Vineyard & Winery Management

March/April 2013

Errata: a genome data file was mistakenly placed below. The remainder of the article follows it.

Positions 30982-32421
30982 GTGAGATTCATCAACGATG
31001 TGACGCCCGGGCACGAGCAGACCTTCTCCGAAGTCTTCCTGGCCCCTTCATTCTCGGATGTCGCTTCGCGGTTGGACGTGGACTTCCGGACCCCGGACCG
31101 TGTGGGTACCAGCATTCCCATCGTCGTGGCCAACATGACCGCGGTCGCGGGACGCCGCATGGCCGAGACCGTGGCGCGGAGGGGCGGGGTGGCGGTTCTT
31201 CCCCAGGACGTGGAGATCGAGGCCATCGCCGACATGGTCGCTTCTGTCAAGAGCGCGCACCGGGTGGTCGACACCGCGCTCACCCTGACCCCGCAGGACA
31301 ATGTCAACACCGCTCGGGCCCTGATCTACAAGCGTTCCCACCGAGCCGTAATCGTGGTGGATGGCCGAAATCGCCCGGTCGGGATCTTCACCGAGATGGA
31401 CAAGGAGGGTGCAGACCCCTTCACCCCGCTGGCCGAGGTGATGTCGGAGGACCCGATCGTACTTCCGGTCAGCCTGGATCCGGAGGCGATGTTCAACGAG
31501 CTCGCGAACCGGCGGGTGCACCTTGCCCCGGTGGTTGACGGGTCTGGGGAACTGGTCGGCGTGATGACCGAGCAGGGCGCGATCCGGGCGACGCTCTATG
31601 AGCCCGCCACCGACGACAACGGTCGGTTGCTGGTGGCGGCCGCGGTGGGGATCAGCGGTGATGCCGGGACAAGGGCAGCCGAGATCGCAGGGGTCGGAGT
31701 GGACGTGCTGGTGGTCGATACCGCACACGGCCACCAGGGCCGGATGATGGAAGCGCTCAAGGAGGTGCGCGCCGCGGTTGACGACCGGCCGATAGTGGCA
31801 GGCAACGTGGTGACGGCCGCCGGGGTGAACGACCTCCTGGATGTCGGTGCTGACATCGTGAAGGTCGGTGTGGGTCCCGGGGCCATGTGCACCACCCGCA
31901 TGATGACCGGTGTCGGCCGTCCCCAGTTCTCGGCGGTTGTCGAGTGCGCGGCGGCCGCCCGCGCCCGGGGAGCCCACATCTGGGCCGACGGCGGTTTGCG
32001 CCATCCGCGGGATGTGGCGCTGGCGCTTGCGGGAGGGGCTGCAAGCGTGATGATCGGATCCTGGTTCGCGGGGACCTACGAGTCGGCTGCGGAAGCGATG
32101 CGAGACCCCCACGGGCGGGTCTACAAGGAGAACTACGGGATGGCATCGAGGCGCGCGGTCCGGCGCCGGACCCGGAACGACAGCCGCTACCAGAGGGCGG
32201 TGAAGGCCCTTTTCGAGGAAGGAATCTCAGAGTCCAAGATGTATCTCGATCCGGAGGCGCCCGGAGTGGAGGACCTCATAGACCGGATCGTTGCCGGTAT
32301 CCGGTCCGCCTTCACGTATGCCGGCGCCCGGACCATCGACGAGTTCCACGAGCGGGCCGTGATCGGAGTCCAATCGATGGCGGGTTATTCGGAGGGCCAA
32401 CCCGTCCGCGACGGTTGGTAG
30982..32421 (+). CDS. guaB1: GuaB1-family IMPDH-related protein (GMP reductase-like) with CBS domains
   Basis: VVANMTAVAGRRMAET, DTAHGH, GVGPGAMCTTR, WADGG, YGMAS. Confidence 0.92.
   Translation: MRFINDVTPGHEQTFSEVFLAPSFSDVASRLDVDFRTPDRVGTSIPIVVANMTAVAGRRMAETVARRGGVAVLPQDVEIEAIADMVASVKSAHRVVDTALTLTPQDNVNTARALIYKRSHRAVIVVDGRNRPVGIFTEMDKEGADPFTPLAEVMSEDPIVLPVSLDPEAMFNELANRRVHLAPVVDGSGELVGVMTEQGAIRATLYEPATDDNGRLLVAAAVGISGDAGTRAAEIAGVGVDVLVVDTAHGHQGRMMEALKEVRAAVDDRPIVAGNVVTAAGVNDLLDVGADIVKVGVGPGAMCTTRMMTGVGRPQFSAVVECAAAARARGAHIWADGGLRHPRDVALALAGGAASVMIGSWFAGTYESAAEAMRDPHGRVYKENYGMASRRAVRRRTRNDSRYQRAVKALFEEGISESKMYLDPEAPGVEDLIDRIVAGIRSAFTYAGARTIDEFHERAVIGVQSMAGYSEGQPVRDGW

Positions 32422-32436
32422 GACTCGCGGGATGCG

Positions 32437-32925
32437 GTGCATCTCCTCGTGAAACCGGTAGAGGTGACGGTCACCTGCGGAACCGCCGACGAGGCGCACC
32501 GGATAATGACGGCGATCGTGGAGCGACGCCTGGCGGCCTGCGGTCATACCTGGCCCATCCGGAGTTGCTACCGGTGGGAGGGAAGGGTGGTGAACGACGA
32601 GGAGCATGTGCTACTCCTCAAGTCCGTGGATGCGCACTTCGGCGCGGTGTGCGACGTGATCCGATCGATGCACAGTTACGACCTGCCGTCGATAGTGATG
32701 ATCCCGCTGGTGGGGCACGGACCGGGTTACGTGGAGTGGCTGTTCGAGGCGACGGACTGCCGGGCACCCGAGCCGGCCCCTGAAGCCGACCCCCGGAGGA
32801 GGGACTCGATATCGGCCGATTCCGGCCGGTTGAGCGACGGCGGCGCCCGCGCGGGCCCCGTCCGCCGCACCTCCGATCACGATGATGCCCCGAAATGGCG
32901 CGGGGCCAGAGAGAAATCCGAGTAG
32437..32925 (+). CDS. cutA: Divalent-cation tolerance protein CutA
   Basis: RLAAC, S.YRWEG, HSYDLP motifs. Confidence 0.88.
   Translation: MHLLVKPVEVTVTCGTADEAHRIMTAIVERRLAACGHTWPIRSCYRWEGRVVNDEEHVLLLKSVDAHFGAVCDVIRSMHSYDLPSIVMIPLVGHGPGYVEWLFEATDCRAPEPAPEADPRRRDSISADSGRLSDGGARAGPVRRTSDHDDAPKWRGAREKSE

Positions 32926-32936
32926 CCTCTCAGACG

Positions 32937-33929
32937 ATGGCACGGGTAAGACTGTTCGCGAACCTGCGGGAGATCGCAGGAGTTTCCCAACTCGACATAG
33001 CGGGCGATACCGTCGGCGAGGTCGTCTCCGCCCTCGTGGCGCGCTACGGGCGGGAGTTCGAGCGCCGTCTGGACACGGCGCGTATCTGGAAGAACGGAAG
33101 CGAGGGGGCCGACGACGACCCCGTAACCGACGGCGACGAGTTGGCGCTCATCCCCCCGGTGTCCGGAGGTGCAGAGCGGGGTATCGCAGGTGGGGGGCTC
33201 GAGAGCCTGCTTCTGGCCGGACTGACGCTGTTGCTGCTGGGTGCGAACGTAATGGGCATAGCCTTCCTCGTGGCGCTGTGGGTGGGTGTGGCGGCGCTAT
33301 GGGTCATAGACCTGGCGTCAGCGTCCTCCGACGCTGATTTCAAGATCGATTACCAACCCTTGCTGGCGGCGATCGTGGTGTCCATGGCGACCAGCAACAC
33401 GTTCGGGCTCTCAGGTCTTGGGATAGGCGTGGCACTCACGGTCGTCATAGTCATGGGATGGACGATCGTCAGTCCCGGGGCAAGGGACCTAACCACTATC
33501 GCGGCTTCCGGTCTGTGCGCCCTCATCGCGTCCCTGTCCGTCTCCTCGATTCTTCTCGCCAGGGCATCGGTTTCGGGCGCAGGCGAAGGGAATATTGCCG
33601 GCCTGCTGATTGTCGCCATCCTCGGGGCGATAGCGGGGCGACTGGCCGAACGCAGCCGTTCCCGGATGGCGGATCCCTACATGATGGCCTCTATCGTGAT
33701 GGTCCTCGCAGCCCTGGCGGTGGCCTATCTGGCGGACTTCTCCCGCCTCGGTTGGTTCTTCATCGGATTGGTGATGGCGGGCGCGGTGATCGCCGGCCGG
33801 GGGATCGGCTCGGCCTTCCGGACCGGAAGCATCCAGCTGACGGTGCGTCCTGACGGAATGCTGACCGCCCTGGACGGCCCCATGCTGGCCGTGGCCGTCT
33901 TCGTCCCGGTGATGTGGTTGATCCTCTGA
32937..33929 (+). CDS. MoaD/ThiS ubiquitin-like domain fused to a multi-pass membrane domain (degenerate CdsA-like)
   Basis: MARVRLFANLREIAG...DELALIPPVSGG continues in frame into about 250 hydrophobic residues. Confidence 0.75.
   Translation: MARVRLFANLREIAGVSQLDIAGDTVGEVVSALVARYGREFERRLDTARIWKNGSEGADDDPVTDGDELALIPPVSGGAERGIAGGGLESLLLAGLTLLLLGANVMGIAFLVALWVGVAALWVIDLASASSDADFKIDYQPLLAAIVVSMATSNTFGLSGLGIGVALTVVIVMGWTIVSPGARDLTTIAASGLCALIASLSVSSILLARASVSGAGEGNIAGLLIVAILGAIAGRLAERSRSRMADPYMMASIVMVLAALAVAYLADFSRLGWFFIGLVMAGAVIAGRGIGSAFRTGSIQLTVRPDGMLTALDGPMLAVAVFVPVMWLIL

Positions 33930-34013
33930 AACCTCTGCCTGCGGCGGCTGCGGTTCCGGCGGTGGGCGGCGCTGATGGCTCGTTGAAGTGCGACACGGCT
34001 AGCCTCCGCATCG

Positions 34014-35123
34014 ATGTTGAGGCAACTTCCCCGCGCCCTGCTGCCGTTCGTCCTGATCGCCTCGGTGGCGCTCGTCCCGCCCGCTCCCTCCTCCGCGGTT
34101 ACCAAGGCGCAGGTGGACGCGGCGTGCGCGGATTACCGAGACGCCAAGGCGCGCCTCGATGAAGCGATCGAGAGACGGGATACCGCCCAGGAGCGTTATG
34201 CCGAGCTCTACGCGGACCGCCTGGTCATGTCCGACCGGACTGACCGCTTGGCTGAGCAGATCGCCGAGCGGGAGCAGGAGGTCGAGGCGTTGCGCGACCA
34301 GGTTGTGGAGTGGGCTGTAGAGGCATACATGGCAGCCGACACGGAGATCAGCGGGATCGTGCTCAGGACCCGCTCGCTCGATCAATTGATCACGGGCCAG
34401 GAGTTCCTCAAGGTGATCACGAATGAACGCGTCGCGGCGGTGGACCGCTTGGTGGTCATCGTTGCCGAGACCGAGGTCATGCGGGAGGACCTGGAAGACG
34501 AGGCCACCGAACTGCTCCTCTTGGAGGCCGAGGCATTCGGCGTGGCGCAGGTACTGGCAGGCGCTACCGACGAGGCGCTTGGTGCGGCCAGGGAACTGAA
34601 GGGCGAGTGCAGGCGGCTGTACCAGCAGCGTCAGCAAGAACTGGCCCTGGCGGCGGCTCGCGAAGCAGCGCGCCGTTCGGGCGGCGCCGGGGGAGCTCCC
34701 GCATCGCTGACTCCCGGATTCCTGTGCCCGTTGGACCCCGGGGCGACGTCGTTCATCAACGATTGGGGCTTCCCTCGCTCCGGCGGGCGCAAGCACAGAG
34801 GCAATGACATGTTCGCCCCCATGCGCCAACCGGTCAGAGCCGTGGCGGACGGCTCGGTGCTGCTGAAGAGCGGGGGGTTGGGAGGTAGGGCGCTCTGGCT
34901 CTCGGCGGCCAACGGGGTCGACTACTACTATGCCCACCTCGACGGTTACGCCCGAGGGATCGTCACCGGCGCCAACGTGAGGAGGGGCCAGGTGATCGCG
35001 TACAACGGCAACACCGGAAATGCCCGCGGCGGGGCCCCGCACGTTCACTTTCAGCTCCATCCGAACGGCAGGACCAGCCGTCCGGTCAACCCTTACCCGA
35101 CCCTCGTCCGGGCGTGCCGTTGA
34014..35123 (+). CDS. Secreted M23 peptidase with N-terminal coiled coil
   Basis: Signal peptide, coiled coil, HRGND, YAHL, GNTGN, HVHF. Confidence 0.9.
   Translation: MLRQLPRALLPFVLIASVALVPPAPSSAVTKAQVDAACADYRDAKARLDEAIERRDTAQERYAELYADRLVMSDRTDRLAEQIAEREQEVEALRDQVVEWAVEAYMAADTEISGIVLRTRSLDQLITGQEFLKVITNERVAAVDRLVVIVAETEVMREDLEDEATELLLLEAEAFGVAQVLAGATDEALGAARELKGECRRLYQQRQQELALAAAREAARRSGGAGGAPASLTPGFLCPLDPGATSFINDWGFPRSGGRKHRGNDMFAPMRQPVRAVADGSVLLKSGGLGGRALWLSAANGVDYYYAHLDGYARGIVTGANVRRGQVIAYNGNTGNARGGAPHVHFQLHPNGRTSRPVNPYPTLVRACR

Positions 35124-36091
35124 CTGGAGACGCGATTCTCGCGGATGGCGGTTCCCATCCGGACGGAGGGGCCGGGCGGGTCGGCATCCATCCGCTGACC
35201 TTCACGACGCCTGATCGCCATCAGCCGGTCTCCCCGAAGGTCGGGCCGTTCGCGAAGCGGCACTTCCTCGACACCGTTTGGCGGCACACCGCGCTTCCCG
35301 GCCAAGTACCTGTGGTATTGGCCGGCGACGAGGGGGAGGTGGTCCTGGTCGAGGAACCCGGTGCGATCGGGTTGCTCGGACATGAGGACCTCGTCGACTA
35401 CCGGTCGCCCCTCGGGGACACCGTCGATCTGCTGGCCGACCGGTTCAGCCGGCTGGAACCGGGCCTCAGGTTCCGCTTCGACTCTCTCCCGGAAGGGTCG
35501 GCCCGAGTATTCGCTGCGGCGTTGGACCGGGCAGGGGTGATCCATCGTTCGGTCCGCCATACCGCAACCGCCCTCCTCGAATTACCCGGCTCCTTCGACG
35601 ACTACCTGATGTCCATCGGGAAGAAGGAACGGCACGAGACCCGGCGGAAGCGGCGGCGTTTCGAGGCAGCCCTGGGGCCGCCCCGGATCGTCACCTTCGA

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Information EAST COAST WATCH MARGUERITE THOMAS Stations A wealth of resources is available to budding growers and vintners nterested in a career in the Eastern wine industry, yet have no idea how to find out about job opportunities and the training you'll need? One place you might look is at a first-rate community college such as Finger Lakes Community College in upstate New York. Like other community colleges with good programs geared to grapegrowing and winemaking, FLCC offers both basic and advanced courses. Its graduates have several potential career opportunities in fields such as vineyard management, tasting room operations, wine center management, wine tasting operations, cellar procedures, equipment operation and pesticide program management. A degree from FLCC also prepares graduates to transfer to a four-year institution such as Cornell University. But let's say you're an established vintner in North Carolina who's been considering replanting or expanding a vineyard, and you aren't sure which grape varieties to choose. Where can you find the most reliable information and advice? Well, here's one suggestion: Sign up for a workshop at Appalachian State University that focuses on selecting appropriate rootstocks and scions for East Coast conditions. As one of the fastest-growing wine states in the nation, North Carolina offers a host of viticulture and enology education resources at not only Appalachian State in Boone, but also Surry Community College in Dobson and North Carolina State University in Raleigh. Whatever the viticultural or enological question or quandary, there's an answer out there. Wading through the Internet can, of course, net some good background material, but for more personalized and indepth advice and support, every state in the East has at least one agency whose mission is to provide specific information w w w. v w m and instruction on topics ranging from planting vines to marketing wine – and everything in between. START WITH COOPERATIVE EXTENSION One of the first places to look for guidance about local issues is the nearest Cooperative Extension office. This is a nationwide, non-credit educational system with an office at each state's landgrant university, plus a network of regional offices; the National Institute of Food & Agriculture (NIFA) is the Co-op Extension's federal partner. In the Northeast, + Whether yours is a start-up winery the New England Wine or an established estate, a wealth of Grape Growers' Assoinformation is readily available to help ciation, a division of the move your business forward. University of Massachu+ Cooperative Extension programs are setts-Amherst, hosts a designed to provide guidance and website (see "Education conduct research in fields relevant to Resources" sidebar) for viticulture and enology. vintners in Connecticut, + From New England through the southMaine, Massachusetts, ern states, data relevant to specific New Hampshire, Rhode climate and growing conditions is Island and Vermont. being refined and disseminated. The site is designed to provide information – + Collaborative efforts between univerespecially to new winsities and viticulturists lead the way in eries – and help create supporting growth and sustainability a sense of community in the East. among members of the rapidly expanding New England wine industry. New York's Cornell University Cooperative Extension is one of the most in-depth wine services in the country. Cornell's offerings range from viticulture and enology courses, to a free quarterly e-newsletter (Appellation Cornell) designed for a multistate audience. Tim Martinson, Cornell's senior extension associate, elabo- SHORT COURSE M a r - A p r 2 0 13 | V I N E YA R D & W I N E RY M A N A G E M E N T 29

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